How does Approval Voting affect spoiled ballots?
Approval Voting will drastically decrease the number of Spoiled Ballots.
Technically, it’s impossible to spoil an Approval ballot by intentional markings. A candidate race in which anywhere between zero to all of the number of candidates chosen is a valid vote. Nevada recognizes a vote for all of the possible choices as a vote for none of the above. It does not invalidate the vote or the ballot.
In Colorado, clerk’s and volunteer judges review the ballots during pre-scan handling. Potential errors from food stains and crumples cause staffers to replicate ballots before feeding into their million dollar machines.
Voters have to work hard to make a paper ballot unreadable to the scanning systems. In the French and German Approval Voting studies, under 0.5% of voters managed to cause spoiled ballot errors. (1 error in 200 ballots)
It is very difficult to spoil an electronic ballot. This is generally caused by voter-operator error, and a do-over does not require a ballot re-issue as all errors are resolved before the ballot is cast.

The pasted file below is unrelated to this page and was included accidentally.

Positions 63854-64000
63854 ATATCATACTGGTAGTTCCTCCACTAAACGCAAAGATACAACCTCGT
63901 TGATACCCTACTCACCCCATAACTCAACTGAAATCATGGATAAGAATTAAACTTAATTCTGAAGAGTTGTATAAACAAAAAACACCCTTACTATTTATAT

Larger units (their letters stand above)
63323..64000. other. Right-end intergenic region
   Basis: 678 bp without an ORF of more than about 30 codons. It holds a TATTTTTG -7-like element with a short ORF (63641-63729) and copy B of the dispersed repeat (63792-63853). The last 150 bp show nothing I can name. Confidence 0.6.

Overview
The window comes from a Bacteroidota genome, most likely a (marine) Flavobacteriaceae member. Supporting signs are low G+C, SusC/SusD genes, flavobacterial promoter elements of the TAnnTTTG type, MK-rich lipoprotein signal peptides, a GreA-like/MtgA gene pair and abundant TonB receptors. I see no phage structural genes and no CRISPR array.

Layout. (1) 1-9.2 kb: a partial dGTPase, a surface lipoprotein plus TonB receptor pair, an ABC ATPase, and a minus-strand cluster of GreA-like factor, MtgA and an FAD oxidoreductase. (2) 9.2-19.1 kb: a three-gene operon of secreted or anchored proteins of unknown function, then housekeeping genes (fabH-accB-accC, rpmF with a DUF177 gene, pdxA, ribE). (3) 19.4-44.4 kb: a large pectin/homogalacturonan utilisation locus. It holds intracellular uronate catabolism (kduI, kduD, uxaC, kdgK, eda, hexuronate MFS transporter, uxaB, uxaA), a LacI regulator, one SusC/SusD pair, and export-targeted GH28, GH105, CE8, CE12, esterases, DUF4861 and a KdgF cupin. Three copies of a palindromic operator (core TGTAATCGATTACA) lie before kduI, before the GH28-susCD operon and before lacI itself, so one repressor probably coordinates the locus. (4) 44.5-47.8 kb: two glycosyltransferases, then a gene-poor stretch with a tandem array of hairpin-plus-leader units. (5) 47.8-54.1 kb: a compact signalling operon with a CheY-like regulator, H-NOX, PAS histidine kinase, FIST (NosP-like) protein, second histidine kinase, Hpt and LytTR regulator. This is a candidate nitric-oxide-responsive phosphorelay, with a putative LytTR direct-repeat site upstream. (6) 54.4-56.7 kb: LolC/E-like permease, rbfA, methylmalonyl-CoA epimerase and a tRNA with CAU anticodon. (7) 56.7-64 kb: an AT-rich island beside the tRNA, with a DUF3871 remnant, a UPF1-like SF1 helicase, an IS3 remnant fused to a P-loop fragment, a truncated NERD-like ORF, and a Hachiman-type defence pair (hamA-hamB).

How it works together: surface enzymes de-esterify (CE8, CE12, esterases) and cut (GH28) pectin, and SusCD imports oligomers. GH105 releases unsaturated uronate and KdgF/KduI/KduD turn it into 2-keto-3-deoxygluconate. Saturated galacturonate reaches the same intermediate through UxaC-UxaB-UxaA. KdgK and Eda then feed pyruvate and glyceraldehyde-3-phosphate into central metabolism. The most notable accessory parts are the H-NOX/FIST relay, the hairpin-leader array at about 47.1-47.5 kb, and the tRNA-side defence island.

Vote for One candidate selection on Plurality Voting ballots are treated as Spoiled whenever voters marks more than one choice.
The fact that voters do this tells us that they have more to say than Plurality Voting permits. Consequently, in the 2000 U.S. elections, nearly two million ballots were spoiled. Plurality Voting’s spoilage rate is approximately one in fifty, which is about four times more than Approval Voting.
In the 2000 elections half a million of the ballots were spoiled due to more votes than Vote for One Plurality rules permitted.
Colorado’s newest party is seeking citizens of the state to register to vote as Approval Voting Party members.
The Approval Voting Party has been established in Colorado. On October 1st 2019 over one-thousand Colorado voters have registered as AVP which was founded in late 2018.
The second statewide convention will be held in Denver on March 1st 2020.